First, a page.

Alcohols are versatile compounds. They act both as nucleophiles and electrophiles. The bond between O-H is broken when alcohols act as nucleophiles.
(i) Alcohols as nucleophiles

(ii) The bond between C-O is broken when they act as, electrophiles. Protonated alcohols react in this manner.
Protonated alcohols as electrophiles
R-CH2-OH+H→R-CH2+OH2
Based on the cleavage of O-H and C-O bonds, the reaction of alcohols and phenols may be divided into two groups :
(a) Reactions involving cleavage of O-H bond
(b) Reactions involving cleavage of C-O bond
Acidity of alcohols and phenols
(i) Reaction with metals :Alcohols and phenols react with active metals such as sodium, potassium and aluminium to yield corresponding alkoxide/ phenoxides and hydrogen.

 

Q. Write down the decreasing order of reactivity of sodium metal towards primary, secondary and tertiary alcohols.

Solution:

Na metal is basic and alcohols are acidic in nature. Hence, reactivity of Na metal towards alcohols decreases as the acidic strength of alcohols decreases due to steric hinderance of alkyl groups in tertiary alcohol and increase in electron density on an oxygen atom in the hydroxyl bond.

QUESTION: 9

Read the passage given below and answer the following questions:

Alcohols are versatile compounds. They act both as nucleophiles and electrophiles. The bond between O-H is broken when alcohols act as nucleophiles.
(i) Alcohols as nucleophiles

(ii) The bond between C-O is broken when they act as, electrophiles. Protonated alcohols react in this manner.
Protonated alcohols as electrophiles
R-CH2-OH+H→R-CH2+OH2
Based on the cleavage of O-H and C-O bonds, the reaction of alcohols and phenols may be divided into two groups :
(a) Reactions involving cleavage of O-H bond
(b) Reactions involving cleavage of C-O bond
Acidity of alcohols and phenols
(i) Reaction with metals :Alcohols and phenols react with active metals such as sodium, potassium and aluminium to yield corresponding alkoxide/ phenoxides and hydrogen.

 

Q. Given the descending order of acid strength of alcohols.

Solution:

The more stable the alkoxide ion, the more acidic is the alcohol. Electron releasing effect (+I effect ) of alkyl group in secondary and tertiary alcohols makes the alkoxide ion less stable.

QUESTION: 10

Read the passage given below and answer the following questions:

Oxidation of alcohols involves the formation of a carbon-oxygen double bond with cleavage of an O-H and C-H bonds.

Such a cleavage and formation of bonds occur in oxidation reactions. These are also known as dehydrogenation reactions as these involve loss of dihydrogen from an alcohol molecule. Depending on the oxidising agent used, a primary alcohol is oxidised to an aldehyde which in turn is oxidised to a carboxylic acid.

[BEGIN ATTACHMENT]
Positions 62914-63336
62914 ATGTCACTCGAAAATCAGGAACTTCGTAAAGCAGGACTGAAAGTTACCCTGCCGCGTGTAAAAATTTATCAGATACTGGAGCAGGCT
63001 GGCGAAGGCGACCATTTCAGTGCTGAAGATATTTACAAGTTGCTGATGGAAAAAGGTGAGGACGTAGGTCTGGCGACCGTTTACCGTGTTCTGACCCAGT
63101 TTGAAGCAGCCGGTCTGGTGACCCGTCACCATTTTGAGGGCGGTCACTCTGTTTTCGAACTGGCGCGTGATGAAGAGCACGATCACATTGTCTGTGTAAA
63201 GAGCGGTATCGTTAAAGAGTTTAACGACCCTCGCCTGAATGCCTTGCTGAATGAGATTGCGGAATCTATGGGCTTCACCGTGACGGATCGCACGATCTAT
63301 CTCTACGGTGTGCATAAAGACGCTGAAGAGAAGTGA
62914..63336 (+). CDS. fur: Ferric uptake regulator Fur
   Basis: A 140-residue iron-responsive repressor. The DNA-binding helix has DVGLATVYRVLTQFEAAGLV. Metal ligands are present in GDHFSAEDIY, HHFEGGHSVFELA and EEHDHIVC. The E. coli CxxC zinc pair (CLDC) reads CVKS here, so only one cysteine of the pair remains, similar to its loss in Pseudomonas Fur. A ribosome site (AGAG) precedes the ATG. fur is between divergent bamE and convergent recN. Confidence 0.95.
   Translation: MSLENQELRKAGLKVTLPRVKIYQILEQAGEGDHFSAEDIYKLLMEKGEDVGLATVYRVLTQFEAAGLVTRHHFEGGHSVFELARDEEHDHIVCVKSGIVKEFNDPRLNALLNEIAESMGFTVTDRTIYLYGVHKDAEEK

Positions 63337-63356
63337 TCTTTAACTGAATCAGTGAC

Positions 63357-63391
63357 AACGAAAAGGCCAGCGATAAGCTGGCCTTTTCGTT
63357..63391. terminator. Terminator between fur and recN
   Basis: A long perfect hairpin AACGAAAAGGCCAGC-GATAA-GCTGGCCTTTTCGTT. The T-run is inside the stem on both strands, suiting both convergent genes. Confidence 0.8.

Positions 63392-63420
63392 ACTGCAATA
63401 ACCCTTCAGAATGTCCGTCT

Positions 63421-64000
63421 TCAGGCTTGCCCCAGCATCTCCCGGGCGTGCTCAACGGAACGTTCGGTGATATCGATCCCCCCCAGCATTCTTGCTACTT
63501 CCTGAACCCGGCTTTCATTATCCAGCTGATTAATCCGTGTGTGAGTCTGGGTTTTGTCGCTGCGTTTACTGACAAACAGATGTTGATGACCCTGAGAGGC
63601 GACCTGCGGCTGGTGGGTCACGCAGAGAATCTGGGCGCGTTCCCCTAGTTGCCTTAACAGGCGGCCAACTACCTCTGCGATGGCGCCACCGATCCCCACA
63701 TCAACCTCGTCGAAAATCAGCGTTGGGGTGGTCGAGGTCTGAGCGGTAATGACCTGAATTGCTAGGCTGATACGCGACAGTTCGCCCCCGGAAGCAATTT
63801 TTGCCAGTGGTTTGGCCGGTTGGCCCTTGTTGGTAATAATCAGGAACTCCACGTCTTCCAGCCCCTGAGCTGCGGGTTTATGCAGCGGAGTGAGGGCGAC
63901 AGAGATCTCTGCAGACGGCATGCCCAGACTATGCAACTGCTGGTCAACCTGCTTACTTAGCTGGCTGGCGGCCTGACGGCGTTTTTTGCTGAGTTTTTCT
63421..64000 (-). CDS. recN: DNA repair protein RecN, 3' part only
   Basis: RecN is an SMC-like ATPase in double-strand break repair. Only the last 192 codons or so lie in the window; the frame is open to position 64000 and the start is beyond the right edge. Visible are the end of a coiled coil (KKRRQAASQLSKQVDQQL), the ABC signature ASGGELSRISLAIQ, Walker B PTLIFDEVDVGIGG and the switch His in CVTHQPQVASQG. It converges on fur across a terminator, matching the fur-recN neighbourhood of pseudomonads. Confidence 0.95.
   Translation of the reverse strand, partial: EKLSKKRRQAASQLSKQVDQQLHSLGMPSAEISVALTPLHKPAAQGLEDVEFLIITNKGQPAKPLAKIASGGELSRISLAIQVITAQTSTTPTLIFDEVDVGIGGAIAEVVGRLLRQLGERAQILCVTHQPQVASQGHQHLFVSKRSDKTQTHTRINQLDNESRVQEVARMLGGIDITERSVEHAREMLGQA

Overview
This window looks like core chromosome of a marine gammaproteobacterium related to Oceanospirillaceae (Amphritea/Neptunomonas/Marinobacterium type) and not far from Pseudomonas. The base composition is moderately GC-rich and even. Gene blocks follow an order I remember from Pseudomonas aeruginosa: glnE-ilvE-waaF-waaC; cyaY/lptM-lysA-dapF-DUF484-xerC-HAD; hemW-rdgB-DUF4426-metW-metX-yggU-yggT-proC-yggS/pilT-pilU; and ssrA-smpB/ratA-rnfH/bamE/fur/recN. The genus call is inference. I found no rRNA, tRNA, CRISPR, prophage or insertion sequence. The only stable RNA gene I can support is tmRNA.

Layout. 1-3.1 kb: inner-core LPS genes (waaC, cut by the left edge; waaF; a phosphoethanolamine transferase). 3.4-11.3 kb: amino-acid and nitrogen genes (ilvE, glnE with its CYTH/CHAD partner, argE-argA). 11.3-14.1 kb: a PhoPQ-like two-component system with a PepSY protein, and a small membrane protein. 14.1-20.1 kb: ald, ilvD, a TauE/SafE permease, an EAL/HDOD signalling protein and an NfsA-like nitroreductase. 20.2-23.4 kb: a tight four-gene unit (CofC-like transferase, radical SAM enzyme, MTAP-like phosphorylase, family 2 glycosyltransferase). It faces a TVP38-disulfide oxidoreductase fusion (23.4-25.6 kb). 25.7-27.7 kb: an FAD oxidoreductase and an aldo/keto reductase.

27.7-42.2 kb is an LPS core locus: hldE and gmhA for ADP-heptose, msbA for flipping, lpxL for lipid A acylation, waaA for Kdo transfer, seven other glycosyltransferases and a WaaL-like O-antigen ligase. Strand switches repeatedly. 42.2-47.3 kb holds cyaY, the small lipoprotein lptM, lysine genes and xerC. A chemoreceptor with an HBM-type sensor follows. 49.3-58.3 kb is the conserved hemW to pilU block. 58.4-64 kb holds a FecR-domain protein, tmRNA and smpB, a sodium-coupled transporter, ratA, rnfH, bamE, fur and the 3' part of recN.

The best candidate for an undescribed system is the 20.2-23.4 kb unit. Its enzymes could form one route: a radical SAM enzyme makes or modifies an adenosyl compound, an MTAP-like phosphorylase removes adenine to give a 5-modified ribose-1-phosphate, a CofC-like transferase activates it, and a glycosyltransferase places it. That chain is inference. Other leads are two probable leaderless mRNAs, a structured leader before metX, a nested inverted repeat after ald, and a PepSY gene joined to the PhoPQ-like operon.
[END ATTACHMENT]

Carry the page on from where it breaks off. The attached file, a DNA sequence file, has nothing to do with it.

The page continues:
Strong oxidising agents such as acidified potassium permanganate are used for getting carboxylic acids from alcohols directly. CrO3 in anhydrous medium is used as the oxidising agent for the isolation of aldehydes.

Assertion (A): CH3CH2OH can be converted into CH3CHO by treatment with pyridinium chlorochromate.
Reason (R): PCC is a better reagent for oxidation of primary alcohols to aldehydes

Solution:

PCC (Pyridinium chlorochromate) is a better reagent for converting ethyl alcohol into acetaldehyde.

QUESTION: 11

Read the passage given below and answer the following questions:

Oxidation of alcohols involves the formation of a carbon-oxygen double bond with cleavage of an O-H and C-H bonds.

Such a cleavage and formation of bonds occur in oxidation reactions. These are also known as dehydrogenation reactions as these involve loss of dihydrogen from an alcohol molecule. Depending on the oxidising agent used, a primary alcohol is oxidised to an aldehyde which in turn is oxidised to a carboxylic acid.
Strong oxidising agents such as acidified potassium permanganate are used for getting carboxylic acids from alcohols directly. CrO3 in anhydrous medium is used as the oxidising agent for the isolation of aldehydes.

Assertion (A): Vapours of primary and secondary alcohols are passed through heated copper an aldehyde and ketone are formed.
Reason (R): It’s a dehydration reaction.

Solution:

Vapours of primary and secondary alcohols are passed through heated copper an aldehyde and ketone are formed. It’s a dehydrogenation reaction

QUESTION: 12

Read the passage given below and answer the following questions:

Oxidation of alcohols involves the formation of a carbon-oxygen double bond with cleavage of an O-H and C-H bonds.

Such a cleavage and formation of bonds occur in oxidation reactions. These are also known as dehydrogenation reactions as these involve loss of dihydrogen from an alcohol molecule. Depending on the oxidising agent used, a primary alcohol is oxidised to an aldehyde which in turn is oxidised to a carboxylic acid.
Strong oxidising agents such as acidified potassium permanganate are used for getting carboxylic acids from alcohols directly. CrO3 in anhydrous medium is used as the oxidising agent for the isolation of aldehydes.

Assertion (A): Dehydrogenation reaction of alcohols is an oxidising reaction.
Reason (R): It involves loss of dihydrogen from alcohol.

Solution:

Dehydrogenation means loss of dihydrogen from a molecule.